Crime

Miami cop implicated in decade-old murder gets his job back

Miami police officer Adrian Rodriguez, seen here at an arbitration hearing in February, got his job back even though he is a suspect in a 2007 homicide. An arbiter ruled on Tuesday, May 30, 2017, that his firing was improper.
Miami police officer Adrian Rodriguez, seen here at an arbitration hearing in February, got his job back even though he is a suspect in a 2007 homicide. An arbiter ruled on Tuesday, May 30, 2017, that his firing was improper.

Adrian Rodriguez, the Miami police officer who was fired after refusing to cooperate with homicide detectives investigating his possible role in a murder, is getting his job back.

An arbiter on Tuesday ruled in favor of Rodriguez, whom homicide investigators suspect helped set up a robbery at a Miami cell phone store that ended with the shooting death of store manager Yosbel Millares.

Rodriguez, however, likely won’t be return to patrolling the streets because he remains a suspect in the 2007 killing of Millares. He will most likely be relegated to desk duty – while drawing a paycheck.

He also won’t be getting back pay, under the arbiter’s ruling.

“We’re in shock. We can’t believe he was able to get his job back,” Millares’ sister, Magnolia Millares, told the Miami Herald. “We’re all very sad and disappointed.”

Said Miami Police Chief Rodolfo Llanes: “I'm disappointed with the outcome and will be meeting with our city attorney to look at our options.”

During several hours of questioning last week, fired Miami police officer Adrian Rodriguez refused to answer questions about a 2007 murder that investigators believe he knows about or helped set up.

The scrutiny on Rodriguez was first reported by the Miami Herald. At the time of the killing, Rodriguez was not a cop, but a 20-year-old employee at a MetroPCS store in Allapattah.

That day, Millares – a former U.S. Marine who was about to become a father – was gunned down in the parking lot at the end of his shift. He was on his way to deposit money when two gunmen appeared; one shot him in the stomach.

Homicide detectives never believed the store was targeted at random. Surveillance video showed the car the gunmen arrived in idling nearby before Millares headed to the bank. Rodriguez was interviewed the day of the shooting, but there was no evidence at the time he played a role in the incident.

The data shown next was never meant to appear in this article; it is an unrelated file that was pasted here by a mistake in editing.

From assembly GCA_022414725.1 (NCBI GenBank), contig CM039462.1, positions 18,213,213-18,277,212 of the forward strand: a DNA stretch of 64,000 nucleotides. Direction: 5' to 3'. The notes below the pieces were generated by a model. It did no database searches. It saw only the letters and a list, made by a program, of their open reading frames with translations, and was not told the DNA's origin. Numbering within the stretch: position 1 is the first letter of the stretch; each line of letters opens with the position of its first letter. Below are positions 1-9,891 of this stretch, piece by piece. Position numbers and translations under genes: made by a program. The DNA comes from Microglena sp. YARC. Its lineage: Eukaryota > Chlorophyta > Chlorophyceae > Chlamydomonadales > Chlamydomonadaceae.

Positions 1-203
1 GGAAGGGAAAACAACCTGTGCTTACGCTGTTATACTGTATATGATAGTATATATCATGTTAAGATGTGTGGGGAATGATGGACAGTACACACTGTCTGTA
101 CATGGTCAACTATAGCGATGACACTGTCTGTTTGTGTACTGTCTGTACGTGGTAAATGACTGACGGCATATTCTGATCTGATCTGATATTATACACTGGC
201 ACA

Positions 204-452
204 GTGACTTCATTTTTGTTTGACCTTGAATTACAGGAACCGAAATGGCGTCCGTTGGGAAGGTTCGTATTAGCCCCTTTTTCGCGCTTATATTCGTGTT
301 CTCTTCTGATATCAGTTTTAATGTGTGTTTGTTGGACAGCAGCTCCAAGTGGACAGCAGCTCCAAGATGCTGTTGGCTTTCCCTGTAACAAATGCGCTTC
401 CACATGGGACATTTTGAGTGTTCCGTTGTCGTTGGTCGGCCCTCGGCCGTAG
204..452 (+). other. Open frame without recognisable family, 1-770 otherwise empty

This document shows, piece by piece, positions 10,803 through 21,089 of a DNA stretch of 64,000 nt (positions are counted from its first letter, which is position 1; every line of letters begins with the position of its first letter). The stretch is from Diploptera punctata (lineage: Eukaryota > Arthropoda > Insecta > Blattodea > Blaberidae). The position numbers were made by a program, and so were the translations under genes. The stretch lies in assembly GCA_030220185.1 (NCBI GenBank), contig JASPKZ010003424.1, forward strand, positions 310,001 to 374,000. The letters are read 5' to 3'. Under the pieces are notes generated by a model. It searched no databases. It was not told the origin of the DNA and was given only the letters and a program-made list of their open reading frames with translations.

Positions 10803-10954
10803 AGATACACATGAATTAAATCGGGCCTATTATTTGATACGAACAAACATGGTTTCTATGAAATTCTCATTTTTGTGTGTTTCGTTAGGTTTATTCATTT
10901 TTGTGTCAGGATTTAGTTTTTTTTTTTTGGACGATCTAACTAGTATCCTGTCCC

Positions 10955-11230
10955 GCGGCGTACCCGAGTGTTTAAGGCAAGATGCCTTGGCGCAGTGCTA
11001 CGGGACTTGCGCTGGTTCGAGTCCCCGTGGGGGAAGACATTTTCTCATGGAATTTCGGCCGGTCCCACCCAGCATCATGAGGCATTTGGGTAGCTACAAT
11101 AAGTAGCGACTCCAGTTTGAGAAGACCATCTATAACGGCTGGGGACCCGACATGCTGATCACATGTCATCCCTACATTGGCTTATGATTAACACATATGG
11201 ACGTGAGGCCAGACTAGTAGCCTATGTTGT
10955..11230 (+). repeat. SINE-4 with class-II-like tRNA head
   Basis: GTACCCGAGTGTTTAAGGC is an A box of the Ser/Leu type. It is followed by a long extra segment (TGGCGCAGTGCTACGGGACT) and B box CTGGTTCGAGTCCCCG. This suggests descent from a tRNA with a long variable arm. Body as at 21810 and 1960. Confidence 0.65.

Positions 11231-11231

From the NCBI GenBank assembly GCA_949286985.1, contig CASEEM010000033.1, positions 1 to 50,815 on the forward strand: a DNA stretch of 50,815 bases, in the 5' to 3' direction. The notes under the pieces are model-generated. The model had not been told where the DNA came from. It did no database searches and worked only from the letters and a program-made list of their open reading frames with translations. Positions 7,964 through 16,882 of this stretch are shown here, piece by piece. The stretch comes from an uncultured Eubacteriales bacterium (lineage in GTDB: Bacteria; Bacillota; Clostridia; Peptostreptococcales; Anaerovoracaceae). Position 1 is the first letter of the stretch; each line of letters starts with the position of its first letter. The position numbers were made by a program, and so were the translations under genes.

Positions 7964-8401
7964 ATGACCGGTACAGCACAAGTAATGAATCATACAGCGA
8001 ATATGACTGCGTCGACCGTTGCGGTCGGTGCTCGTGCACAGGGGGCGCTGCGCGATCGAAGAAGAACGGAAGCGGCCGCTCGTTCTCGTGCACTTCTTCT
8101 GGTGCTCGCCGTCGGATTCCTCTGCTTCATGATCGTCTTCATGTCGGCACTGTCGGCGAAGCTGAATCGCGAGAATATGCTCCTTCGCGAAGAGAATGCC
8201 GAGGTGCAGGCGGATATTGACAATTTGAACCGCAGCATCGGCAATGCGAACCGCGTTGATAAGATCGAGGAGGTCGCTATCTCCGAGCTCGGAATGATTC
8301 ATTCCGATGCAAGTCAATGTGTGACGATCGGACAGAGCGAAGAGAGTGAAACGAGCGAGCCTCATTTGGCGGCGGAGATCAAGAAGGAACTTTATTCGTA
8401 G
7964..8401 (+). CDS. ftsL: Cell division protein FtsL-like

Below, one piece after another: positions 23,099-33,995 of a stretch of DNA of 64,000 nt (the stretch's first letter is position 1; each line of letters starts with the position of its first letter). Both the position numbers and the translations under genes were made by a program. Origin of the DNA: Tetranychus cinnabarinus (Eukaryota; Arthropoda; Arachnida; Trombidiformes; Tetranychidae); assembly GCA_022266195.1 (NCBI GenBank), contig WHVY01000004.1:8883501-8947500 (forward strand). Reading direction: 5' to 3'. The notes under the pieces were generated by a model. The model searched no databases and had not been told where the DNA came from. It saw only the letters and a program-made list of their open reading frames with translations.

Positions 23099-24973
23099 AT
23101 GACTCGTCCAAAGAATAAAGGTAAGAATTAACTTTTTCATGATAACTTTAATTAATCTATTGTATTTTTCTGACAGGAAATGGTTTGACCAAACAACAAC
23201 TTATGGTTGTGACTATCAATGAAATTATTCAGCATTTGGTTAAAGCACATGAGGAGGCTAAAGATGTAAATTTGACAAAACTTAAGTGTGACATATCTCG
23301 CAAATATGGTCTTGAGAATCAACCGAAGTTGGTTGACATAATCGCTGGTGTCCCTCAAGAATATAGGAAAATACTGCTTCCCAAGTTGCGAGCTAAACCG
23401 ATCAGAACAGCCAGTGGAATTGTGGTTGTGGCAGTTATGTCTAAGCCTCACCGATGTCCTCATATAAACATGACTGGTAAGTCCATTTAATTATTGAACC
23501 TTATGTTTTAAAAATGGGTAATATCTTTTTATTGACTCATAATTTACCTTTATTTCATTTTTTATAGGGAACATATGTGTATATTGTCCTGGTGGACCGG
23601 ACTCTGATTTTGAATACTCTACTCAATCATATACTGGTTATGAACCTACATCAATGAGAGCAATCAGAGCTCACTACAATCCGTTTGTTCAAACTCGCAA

He went on to join the Miami police department as a patrolman.

In 2010, Miami detectives learned that Rodriguez’s brother had confided to witnesses intimate details about the crime that the public did not know — including the alleged involvement of his brother, Adrian, and their father, Norberto. The cops believe the family arranged the robbery of the cell-phone store.

Three years later, detectives brought in Adrian Rodriguez for an interview. As soon as they told him they suspected his father took part in the botched robbery, Adrian Rodriguez clammed up, invoking his Fifth Amendment right against self-incrimination.

Miami’s police chief fired Rodriguez in June 2016, after he refused to cooperate with homicide, and also for not informing his supervisors of his whereabouts on three occasions. Prior to his termination, he had been suspended with pay. Once he was fired, he no longer was paid.

Arbiter Donald Spero said Rodriguez was well within his rights to invoke the Fifth, and his firing was “improperly based” on him failing to speak about the killing. And as for not telling supervisors about his whereabouts, that “does not merit severe discipline,” Spero wrote in his 11-page ruling.

At a February arbitration hearing, Rodriguez’s union-appointed attorney, Eugene Gibbons, argued that his client was fired on trumped-up charges because detectives could not solve the decade-old murder.

He hailed Tuesday’s decision.

“He exercised his U.S. Constitutional right to assert the Fifth Amendment,” Gibbons told the Miami Herald. “He was thoroughly interviewed the day of the shooting. It was our position that he shouldn’t have been terminated.”

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